Homo naledi, a hominin species discovered in a South African cave in 2013, now has a scientifically tested date range. Our Homo cousin lived between 236,000 and 335,000 years ago, making the species significantly younger than many scientists predicted.
The Homo naledi finds are remarkable for many reasons, not the least of which is the abundance of fossil material recovered. Researchers working in 2013 uncovered 1550 specimens representing at least 15 H. naledi individuals, making the discovery the largest assemblage of one hominin species ever found in Africa.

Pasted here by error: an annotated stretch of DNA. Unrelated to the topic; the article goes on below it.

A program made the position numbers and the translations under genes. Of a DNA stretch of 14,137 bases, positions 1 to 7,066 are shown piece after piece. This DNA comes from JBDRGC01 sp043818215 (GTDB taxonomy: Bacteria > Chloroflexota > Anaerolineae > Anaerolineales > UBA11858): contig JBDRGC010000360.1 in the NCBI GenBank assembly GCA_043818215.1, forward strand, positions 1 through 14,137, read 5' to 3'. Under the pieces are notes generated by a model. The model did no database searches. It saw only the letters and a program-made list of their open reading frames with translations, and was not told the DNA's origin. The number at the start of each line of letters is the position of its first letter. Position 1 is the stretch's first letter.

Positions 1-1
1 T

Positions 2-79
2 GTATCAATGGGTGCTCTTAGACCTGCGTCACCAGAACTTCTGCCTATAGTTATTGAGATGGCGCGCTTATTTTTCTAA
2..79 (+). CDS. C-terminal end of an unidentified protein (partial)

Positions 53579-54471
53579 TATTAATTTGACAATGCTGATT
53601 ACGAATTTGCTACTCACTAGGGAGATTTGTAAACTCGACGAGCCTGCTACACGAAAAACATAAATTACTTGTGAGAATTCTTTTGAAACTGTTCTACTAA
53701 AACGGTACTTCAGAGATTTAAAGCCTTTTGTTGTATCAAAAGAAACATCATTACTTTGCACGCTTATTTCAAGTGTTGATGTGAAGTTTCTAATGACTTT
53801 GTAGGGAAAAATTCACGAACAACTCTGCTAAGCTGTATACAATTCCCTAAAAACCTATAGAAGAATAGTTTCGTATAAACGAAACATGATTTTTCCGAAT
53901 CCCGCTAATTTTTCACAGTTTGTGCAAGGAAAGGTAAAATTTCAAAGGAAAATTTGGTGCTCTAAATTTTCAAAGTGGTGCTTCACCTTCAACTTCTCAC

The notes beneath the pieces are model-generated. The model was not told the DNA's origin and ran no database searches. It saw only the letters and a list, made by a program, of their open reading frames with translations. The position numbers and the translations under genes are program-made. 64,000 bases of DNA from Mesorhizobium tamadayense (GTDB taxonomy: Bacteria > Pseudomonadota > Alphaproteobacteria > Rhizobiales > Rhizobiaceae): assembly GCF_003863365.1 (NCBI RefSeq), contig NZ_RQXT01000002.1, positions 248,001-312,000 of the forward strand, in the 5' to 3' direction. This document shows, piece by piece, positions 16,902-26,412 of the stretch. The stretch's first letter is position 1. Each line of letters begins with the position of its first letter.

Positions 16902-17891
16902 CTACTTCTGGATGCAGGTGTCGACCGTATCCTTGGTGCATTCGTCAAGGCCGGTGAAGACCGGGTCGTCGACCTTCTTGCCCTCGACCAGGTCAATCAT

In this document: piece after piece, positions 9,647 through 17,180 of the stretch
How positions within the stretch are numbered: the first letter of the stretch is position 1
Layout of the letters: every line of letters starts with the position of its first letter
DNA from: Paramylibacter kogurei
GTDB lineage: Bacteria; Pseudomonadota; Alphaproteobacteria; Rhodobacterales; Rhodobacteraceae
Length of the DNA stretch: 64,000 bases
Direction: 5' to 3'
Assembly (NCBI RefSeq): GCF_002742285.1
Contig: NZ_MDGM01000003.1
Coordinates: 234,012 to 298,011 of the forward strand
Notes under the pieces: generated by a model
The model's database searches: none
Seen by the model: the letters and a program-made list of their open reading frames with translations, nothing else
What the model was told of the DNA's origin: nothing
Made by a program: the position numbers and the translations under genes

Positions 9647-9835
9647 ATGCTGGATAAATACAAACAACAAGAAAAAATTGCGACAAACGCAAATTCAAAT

Morphologically, Homo naledi has a human-like hand, wrist, and foot coupled with a more australopith-like shoulder, pelvis, and upper femur. Overall morphology led many researchers to tentatively place Homo naledi near the beginning of the Homo line. However, results of extensive dating techniques, to include uranium-thorium disequilibrium, electron spin resonance, radiocarbon, optically stimulated luminescence, and paleomagnetic analyses, show that Homo naledi lived concurrently with our early human ancestors.
The dating techniques used in the study were tested on three of the fossilized teeth and on surrounding cave sediment. Samples collected were sent to various labs in a double blind study. The research was carried out by Dirk et al. and their report was published today in eLife. The full text of their report lives here. https://elife.elifesciences.org/content/6/e24231#